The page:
Category Archives: Dance

on dance and movement art

Dancing Matt and a need to be inspired.

I have been wanting to post about “Where the Hell is Matt” for over a year at this point. The only real reason I haven’t is due mostly to my busy schedule as a ┬áteacher, but with that life slipping behind me I find myself with nothing but time to catch up on the elements of life I missed out on. One in particular is responding to his most recent video from 2012 that inspired myself and my kids to find our own way to change the world. There isn’t much to his videos and there are based on something rather simple, dancing around the world. But his simple concept of visiting different cities and dancing with local populations has inspired me and continues to inspire me. The videos are cute, funny and leave an audience smiling if not laughing. But no jokes are told or script developed. For what makes us enjoy his videos is the happiness and togetherness they portray. We see the differences of our world so wonderfully displayed next to each other as to forget the pain those differences have caused. We are given a reason to smile from his video.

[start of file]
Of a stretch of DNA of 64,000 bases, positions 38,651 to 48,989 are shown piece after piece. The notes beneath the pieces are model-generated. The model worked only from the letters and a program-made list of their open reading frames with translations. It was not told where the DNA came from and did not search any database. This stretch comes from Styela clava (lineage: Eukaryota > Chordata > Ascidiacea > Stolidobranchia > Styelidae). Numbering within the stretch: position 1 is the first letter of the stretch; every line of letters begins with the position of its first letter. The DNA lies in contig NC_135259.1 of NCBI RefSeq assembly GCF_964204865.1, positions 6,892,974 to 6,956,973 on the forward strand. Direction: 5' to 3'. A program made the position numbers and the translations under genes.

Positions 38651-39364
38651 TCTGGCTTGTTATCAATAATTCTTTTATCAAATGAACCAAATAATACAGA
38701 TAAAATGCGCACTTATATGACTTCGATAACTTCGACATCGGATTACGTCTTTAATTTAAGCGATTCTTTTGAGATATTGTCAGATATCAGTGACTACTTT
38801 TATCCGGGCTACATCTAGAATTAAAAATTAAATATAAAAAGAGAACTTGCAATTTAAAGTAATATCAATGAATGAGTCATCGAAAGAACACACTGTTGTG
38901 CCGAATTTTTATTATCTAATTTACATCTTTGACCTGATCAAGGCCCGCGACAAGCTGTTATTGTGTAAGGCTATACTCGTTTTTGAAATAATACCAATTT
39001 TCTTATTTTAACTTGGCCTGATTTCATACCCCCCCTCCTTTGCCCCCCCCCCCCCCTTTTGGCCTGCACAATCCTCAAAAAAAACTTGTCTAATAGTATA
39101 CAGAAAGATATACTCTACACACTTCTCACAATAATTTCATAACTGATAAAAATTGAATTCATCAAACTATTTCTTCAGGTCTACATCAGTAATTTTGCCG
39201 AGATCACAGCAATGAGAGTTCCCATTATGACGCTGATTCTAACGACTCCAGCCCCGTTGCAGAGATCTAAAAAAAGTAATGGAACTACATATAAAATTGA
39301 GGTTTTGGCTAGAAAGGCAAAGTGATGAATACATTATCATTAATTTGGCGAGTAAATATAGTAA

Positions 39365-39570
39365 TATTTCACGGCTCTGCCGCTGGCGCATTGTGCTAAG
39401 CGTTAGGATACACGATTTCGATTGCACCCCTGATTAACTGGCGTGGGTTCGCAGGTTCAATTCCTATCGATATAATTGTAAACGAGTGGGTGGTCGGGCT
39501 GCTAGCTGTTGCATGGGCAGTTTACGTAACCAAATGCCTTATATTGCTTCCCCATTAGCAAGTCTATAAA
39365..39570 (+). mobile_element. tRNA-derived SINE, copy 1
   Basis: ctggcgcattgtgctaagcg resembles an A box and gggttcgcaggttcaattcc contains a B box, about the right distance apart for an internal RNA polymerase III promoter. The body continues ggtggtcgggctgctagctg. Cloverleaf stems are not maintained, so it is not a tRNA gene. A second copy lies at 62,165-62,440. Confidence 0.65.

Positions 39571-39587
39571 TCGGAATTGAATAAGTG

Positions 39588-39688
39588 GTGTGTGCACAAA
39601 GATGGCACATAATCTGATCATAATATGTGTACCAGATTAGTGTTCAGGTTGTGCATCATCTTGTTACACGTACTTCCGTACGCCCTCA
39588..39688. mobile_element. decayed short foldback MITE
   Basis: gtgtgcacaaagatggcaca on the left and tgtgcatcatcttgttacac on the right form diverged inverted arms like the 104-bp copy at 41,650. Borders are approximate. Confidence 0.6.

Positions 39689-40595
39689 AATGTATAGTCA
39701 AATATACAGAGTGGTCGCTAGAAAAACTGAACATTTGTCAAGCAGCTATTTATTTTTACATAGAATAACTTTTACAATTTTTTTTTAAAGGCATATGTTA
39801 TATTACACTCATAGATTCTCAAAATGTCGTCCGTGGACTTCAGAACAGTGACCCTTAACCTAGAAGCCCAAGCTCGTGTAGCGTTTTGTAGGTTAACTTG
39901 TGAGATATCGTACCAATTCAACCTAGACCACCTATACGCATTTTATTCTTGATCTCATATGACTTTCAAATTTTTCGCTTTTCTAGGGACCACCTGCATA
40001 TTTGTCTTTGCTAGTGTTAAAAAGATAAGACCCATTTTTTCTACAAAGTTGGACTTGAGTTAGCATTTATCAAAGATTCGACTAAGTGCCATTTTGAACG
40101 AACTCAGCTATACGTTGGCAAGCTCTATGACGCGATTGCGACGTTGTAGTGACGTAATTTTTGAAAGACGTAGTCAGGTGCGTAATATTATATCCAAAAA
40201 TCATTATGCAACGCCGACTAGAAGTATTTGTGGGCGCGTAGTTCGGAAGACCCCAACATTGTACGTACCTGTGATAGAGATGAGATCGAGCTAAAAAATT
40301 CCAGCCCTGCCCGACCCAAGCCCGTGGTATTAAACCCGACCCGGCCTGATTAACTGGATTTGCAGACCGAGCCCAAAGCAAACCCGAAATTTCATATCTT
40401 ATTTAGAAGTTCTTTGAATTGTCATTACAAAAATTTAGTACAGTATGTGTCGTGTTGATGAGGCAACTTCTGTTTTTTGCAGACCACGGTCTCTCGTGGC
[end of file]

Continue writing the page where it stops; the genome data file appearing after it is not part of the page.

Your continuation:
In my own explorations as to what is the responsibility of artists I have danced with the idea that as artists we have responsibilities to the population. As a community we always want to strive to be better and those who strive for our attention should naturally lead us down that path. I’ve gone so far as to criticize the remarkably enjoyable music of Jimmy Buffet for doing nothing more than giving us a reason to drink and screw. Yet I was mistaken then and can realize it now. The role of art is and always has been to engage us. To produce in us a reaction transient and pleasurable, his music does that.

I’m not about to suggest that Matt’s videos are as timeless and enjoyable as Jimmy Buffet but I do want to argue that there is a significance to the smile they produce in us. We are a social species by nature, it has had great influence on our evolution, being able to communicate and share and desiring to as well. We are a better, smarter species for our social desires and yet recently I feel we have lost some of that. Many smarter and more informed individuals have blasted our generation and the internet for the decrease in social experiences and though I lean towards their camp I’m not necessarily sure they are right. Have we truly replaced time together with time online? Furthermore is time online truly void of the same social celebrations produced in time together? The answers aren’t necessarily there just yet and maybe won’t be for a while. However what is there is that videos like this have a power to remind us what it means to be together. Those who participated in his videos enjoyed togetherness while those who enjoyed his videos witnessed it. But more than just witnessing it, my classroom felt it, discussed it, celebrated it, and used it to inspire ourselves.

I’ll leave it there for now but will return. I’d like to see more of us inspiring ourselves.